Red knots are a not something you tie, but a type of shorebird that is causing quite a stir in the birding world. A bit of history: the red knot’s Latin name is Calidris canutus, a moniker which was given this sandpiper by Linnaeus to honor the Danish king, Canute or Knut. King Knut was well-known for trying to hold back the tides. This makes perfect sense; if I were a sandpiper depending on horseshoe crab eggs or clams, I would want the tide to stay low so I could feed.
The beach robin, which is another name for the red knot, has seen a shocking decline in numbers in the last 20 years. Some say the numbers of red knots have fallen by 90 per cent in that period. It is hard to say what the cause of this demise is, although there are some theories. One is that the food they require to refuel between their wintering ground in Argentina and their breeding grounds in the Arctic is depleted. Horseshoe crab eggs are their mainstay on the northward trip, and these crabs have been used as bait and scientific work, so the population is way down.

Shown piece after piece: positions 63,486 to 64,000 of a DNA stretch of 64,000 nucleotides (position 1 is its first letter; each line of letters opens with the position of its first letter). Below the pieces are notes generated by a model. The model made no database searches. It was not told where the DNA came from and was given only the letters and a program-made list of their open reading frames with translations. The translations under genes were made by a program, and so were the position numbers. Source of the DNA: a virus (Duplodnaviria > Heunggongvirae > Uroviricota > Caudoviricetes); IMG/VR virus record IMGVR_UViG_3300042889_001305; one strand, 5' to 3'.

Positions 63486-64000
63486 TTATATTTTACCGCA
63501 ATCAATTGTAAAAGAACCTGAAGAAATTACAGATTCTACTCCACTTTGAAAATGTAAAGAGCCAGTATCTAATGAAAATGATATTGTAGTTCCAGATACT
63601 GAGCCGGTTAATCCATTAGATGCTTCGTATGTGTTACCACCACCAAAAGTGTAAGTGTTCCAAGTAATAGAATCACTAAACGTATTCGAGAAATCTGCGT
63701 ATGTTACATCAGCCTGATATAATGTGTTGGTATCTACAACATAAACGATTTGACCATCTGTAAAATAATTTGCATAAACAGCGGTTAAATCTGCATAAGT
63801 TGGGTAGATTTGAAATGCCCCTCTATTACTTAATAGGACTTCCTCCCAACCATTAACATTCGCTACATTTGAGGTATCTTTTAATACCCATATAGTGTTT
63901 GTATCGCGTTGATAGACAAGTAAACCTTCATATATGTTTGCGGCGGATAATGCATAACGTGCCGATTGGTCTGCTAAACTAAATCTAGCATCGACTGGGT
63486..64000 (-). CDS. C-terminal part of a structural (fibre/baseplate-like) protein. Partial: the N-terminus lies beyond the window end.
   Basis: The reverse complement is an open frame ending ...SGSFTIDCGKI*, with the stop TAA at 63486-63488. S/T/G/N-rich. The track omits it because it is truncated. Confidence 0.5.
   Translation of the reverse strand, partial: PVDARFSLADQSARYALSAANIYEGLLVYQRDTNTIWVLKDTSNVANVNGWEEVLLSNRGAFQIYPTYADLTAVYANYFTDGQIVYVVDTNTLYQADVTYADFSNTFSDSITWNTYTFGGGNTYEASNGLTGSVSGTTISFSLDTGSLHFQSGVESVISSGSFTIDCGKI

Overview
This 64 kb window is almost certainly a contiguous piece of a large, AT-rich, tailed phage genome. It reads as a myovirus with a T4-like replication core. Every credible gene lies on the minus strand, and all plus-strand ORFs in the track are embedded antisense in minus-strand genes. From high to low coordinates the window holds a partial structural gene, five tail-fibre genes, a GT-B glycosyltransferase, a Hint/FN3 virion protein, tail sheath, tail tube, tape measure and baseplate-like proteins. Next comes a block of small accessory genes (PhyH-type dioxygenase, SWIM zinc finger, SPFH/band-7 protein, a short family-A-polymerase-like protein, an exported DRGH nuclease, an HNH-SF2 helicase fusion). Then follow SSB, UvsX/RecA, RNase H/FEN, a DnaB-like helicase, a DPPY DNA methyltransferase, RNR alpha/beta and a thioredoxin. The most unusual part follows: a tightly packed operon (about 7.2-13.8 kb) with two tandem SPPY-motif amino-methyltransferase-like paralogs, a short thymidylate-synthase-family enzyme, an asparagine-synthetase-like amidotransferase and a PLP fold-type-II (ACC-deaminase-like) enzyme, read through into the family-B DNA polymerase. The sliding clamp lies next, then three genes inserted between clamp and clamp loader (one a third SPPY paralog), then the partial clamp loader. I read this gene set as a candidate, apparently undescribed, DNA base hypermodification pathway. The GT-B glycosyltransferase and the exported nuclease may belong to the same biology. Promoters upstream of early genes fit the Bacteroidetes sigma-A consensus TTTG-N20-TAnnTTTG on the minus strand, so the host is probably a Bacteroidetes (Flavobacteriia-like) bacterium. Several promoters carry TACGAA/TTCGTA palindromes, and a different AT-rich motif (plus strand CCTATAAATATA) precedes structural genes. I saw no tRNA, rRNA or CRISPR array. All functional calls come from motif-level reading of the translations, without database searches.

The red knot, which is the largest of our beach-going sandpipers, has an interesting lifestyle. It nests in the Arctic tundra, either on islands or peninsulas and feeds primarily on insects, although they also nibble on various plants as well. Once they have reared their young, the beach robins head south on a long trek ending up in Argentina in the Patagonia/Tierra del Fuego area. A few stop short of that and winter in Georgia and Florida’s west coast. It is usually in late August or early September when we see a few red knots on the Vineyard. The food they use for fuel on the way south is usually Gemma or Amethyst clams, small crustaceans and worms.
Last week Lanny McDowell, John Banks and I spotted more red knots than we had ever seen on the Vineyard. We counted 48 individuals at Quansoo on Tisbury Great Pond. I alerted both Brian Harrington and Brad Winn, both red knot experts at Manomet Center for Conservation Sciences to report our find. Brian Harrington was very interested and reported that the Gemma clams which are usually on the flats at Pleasant Bay in Chatham are not there this year. This is the species the red knots usually use as fuel for their southern migration. Brian suggested that a number of knots have probably come to the Vineyard to find an alternative food source. The red knots at Quansoo were pigging out on seed steamer or soft-shelled clams.